During my freshman year at USC, my roommate and I scoured the internet for cheap concerts. As two East Coast transplants in Los Angeles, we were excited to explore the local music scene while hopefully skirting Ticketmaster fees and crowded venues.
After combing through Reddit and Instagram, we found the perfect place: The Smell. With only a $5 admission fee for a full night of music, we eagerly attended a Saturday night concert at the venue in early September 2019. Little did we know The Smell would become one of our favorite spots in L.A. and a staple weekend outing for the rest of the semester.
The Smell isn’t the typical music venue. It’s located Downtown in a nondescript back alley next to a dumpster. The double doors of the punk club open up to a dark space with intricate murals and graffiti decorating its brick walls. But what surprised me even more than the atmosphere of the venue was the predominantly Latinx audience.
Growing up in Baltimore, white acts and fans dominated the majority of the punk scene. But moving to L.A., with Latinx people making up nearly half of the population, this exposed me to the rich (and often overlooked) history of Latinx punk bands and their contributions to the genre.
Historically, the punk scene has been associated with white men. While there’s no denying that the popularity of bands like The Ramones, The Clash and The Sex Pistols was driven in part by the frustrations of the white working class in the ’70s, the overall image of punk music has been whitewashed.
Los Saicos, which formed in Lima, Peru in 1966, is widely considered one of the pioneering bands in punk music. The band put out songs with a raw, garage sound 10 years before punk took off in the United Kingdom and New York City, with some critics even crediting the group with inventing the genre. But frontman Erwin Flores, who helped write the group’s nihilistic lyrics for songs like “Demolición,” considered them a “predecessor to punk,” in a 2013 interview with Noisey.
But during the heyday of punk in the ’70s and early ’80s, Latinx bands in East L.A. began adopting their own DIY punk aesthetic. The center of the Latinx punk rock scene was at The Vex, a small club started by local Latinx bands eager to carve out a space for themselves. Bands such as The Zeros, who were known as the “Mexican Ramones,” The Plugz and The Brat played at the venue as well as backyard shows and other private parties.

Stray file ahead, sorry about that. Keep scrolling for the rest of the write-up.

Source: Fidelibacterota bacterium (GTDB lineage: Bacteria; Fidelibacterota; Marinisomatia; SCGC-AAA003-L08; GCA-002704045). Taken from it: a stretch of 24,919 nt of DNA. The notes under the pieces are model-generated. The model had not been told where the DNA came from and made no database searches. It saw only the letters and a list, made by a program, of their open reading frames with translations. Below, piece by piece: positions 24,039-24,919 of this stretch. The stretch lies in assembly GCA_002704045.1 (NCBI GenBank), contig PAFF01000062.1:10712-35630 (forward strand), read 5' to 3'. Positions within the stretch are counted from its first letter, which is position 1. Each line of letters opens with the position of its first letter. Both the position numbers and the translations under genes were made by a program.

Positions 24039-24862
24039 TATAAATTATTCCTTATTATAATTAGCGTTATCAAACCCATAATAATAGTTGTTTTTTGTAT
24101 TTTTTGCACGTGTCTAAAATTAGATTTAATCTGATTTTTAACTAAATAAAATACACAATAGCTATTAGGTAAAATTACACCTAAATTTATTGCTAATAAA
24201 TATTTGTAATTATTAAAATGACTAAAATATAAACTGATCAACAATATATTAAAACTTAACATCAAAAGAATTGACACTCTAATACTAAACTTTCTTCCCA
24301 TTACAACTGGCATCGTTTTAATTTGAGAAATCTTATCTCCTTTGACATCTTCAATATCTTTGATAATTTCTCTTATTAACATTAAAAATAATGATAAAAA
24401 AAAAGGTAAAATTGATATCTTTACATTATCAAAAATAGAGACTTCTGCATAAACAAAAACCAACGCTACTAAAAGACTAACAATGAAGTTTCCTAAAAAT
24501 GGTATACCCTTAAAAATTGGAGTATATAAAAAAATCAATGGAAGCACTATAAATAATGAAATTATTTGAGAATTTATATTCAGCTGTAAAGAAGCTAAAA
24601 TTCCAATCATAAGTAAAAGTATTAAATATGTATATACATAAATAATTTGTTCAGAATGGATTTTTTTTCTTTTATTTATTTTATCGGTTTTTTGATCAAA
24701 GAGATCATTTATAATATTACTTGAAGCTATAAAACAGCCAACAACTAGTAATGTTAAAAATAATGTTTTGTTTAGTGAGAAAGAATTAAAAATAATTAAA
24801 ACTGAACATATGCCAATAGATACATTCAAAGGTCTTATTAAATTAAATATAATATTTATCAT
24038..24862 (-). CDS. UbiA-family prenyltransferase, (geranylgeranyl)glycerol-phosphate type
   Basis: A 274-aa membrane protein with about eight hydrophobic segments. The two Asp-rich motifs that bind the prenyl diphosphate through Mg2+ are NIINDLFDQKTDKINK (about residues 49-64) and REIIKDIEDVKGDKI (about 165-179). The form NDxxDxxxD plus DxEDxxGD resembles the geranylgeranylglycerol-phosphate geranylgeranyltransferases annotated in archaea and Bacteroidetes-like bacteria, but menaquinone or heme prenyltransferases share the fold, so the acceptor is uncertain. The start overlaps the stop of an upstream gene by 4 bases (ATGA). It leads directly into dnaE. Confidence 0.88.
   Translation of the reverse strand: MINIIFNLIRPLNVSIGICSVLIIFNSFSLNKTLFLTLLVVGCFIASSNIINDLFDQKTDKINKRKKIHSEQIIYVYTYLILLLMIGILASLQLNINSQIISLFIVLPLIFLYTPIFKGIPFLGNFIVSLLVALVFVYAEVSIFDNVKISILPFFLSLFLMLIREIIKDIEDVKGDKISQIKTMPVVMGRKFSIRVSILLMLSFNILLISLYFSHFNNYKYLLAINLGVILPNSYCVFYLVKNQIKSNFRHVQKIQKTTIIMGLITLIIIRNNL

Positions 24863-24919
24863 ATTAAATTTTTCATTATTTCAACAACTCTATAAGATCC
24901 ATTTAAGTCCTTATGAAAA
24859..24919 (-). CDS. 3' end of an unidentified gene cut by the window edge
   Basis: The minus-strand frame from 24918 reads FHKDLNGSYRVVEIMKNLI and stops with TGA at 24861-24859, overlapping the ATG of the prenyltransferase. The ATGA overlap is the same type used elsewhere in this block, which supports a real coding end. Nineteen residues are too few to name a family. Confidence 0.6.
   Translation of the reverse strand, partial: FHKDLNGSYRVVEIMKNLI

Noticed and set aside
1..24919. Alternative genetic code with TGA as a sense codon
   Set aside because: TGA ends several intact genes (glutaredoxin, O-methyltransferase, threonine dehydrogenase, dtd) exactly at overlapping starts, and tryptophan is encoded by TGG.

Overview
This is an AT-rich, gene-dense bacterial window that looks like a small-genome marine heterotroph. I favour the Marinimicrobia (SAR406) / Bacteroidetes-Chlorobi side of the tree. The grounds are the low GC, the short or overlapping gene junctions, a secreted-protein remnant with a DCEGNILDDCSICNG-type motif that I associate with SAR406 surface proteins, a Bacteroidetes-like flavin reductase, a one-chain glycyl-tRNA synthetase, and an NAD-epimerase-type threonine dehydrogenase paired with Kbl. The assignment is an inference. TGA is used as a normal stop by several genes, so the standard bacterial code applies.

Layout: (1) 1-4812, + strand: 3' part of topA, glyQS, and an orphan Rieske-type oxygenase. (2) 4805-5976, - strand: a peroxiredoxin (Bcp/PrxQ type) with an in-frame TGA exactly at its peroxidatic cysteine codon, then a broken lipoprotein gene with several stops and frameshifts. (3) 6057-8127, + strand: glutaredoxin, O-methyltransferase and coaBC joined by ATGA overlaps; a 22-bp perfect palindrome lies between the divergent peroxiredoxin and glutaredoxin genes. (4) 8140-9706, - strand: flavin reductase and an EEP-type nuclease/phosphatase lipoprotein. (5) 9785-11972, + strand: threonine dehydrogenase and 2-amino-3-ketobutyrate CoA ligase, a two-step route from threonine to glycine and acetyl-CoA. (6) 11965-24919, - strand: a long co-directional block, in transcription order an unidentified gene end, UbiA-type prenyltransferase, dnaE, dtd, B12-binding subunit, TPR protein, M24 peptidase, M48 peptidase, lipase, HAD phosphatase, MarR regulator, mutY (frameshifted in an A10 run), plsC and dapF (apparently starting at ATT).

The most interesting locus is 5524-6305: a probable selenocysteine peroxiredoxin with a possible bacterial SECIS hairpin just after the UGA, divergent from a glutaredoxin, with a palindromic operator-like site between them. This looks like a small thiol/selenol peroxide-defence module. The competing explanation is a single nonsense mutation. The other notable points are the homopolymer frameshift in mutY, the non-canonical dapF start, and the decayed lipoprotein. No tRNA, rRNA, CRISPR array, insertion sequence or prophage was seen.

These bands inspired a generation of Latinx rockers to sing about the plight of Chicanos (typically in Spanglish) and confronted stereotypes about their community. Jesus Velo, bass player for Los Illegals, said in an interview with Remezcla in 2016 that Latinx punk in the ’80s stemmed from frustration with inequality rather than outside punk influences like the Sex Pistols.
“We didn’t go home to our bedrooms after playing punk shows and jumping up and down and spitting beer at each other. We came home to the barrio and you heard gunshots,” Velo said.
But a vital part of East L.A.’s Latinx punk explosion was Alice Bag. While many consider people such as Patti Smith, Joan Jett and Kathleen Hanna to represent the pinnacle of women punk rockers, Bag deftly challenged machismo culture in the Latinx punk scene. Wearing pink dresses and heavy Chola makeup, her feminine appearance starkly contrasted her frenzied onstage performances. Bag’s unapologetic aggression alongside her embrace of femininity is an essential part of punk history and a pioneering force in the Riot grrrl movement.
While many elitist white rock critics have declared punk dead, it is very much alive in L.A. The scene now revolves primarily around challenging ideas of heteronormativity and misogyny in the Latinx community as well as contending with xenophobia and often grim socioeconomic realities. Although the coronavirus has put shows at places such as The Smell and backyard concerts on hold, the Latinx punk rock scene is sure to survive and evolve with its dedicated and innovative contemporaries.
Maria Eberhart is a sophomore writing about Latinx pop culture. Her column, “For Your Consideration,” ran every other Thursday.